A film still from “2nd Eulogy: Mind The Gap,” by artist Billy Gerard Frank, who grew up in Grenada and now lives in New York. His work will be on display this summer at Elizabeth Moss Galleries in Portland. Courtesy of Elizabeth Moss Galleries

It started with a suitcase.

Multimedia artist and filmmaker Billy Gerard Frank hadn’t returned to his home country, the Caribbean island nation of Grenada, in decades.

He left as a teenager after growing estranged from a region of the world where living as a gay person meant ostracization, or worse. Grenada still has so-called buggery laws, which prohibit sexual contact between two men.

Frank revisited for the first time five years ago, after the death of his father, and the long-awaited return was both cathartic and creatively inspirational.

“I found this suitcase he had that was filled with letters and mementos and maps,” he said. “That sort of became the impetus to mine his life and also mine my life alongside his.”

The result was a series of work that will be on display, beginning this month and running through mid-August, at Elizabeth Moss Galleries on Fore Street in Portland. His solo exhibit, “Eulogies,” includes a film installation, set mostly in Grenada, accompanied by multimedia collage canvases, mixed-media photographs and sculpture. The series explores themes of exile, colonialism and sexuality, all of them personal to the artist.


Self portrait of Billy Gerard Frank with his artwork in the background. Photo by Billy Gerard Frank

Frank, who is in his late 40s, has been getting plenty of attention in the art world – he has twice represented Grenada at the Venice Biennale, a major arts and cultural exhibition in Italy, and at shows in New York, where he now lives – but this is his first exhibit in Maine.

He’s no stranger to the state, though. In the ’90s and 2000s, Frank dated a Maine resident, and he also worked for five years as a studio assistant to New York abstract expressionist painter John Hultberg, who had deep ties to the state.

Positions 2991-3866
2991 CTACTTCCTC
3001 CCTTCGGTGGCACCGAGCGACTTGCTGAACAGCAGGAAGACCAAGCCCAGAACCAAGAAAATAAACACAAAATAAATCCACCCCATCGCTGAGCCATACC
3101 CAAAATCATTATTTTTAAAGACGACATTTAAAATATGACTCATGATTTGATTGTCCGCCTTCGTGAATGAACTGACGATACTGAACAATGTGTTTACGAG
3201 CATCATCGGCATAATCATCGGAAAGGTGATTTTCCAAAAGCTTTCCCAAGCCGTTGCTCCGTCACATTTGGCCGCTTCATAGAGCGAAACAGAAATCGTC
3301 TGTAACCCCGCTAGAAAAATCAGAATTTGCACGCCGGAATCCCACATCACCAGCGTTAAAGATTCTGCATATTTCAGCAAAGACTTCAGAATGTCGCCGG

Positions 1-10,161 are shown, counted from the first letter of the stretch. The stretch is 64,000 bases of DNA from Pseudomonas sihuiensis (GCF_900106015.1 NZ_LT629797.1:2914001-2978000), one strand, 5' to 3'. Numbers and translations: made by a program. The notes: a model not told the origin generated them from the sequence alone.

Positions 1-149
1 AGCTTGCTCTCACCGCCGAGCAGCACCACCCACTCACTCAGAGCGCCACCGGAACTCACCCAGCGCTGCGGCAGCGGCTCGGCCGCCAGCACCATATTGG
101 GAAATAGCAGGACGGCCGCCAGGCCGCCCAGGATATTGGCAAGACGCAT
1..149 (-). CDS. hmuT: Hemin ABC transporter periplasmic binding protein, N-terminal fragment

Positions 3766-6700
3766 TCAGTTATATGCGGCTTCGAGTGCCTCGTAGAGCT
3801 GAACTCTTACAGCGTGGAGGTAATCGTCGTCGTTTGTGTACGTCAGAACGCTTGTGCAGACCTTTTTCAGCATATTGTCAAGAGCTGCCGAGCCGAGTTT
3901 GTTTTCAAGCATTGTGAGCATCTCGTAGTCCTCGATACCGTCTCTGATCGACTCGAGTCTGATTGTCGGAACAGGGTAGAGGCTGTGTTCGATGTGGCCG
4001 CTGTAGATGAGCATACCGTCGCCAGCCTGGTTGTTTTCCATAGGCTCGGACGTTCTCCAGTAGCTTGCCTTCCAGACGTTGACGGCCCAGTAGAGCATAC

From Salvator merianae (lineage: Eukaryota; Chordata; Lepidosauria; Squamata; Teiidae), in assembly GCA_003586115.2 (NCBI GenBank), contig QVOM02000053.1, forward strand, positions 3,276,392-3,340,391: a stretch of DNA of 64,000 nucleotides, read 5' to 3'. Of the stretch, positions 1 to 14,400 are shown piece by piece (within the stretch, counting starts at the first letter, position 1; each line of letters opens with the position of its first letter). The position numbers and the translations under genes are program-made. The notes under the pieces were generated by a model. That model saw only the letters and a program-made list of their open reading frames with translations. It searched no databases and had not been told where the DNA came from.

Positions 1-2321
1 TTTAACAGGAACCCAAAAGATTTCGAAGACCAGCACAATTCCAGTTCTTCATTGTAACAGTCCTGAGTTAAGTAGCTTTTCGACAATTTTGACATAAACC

Hultberg – along with his then-wife, artist Lynne Drexler – had been coming to the artist colony on Monhegan Island for years, and Frank sometimes accompanied Hultberg there.

“I grew up on a small island that’s known for boatbuilding and fishing, and my own dad was a boatbuilder, so there’s a lot of connection I felt to Maine,” Frank said.

“Except the weather is different,” he added with a laugh.

Moss, whose original gallery in Falmouth has been operating since 2004, opened the downtown location last year.


“I was interested in showing more national artists in the Portland gallery, as well as a more diverse perspective,” she said. “I looked at his work and immediately fell in love with his eye.”


Grenada is a chain of islands in the southern Caribbean, northeast of Venezuela, that’s home to a little more than 100,000 residents. Most live on the larger main island, but Frank grew up on a smaller island – Petit Martinique – with a population of less than 1,000.

Like many island nations in the region, Grenada was under British control for centuries and only gained independence in 1974. Still, life there changed little. It was still overwhelmingly Christian, and its collective attitude toward homosexuality remained hostile.

Frank said he realized early on “there was not a place for me in the Caribbean growing up there as a gay person.”

At 16, he left his home and family for the United Kingdom, where he began painting and exploring experimental video and art installation. He then moved to New York as a young man and continued studying studio art. That’s how he met and came to work for Hultberg.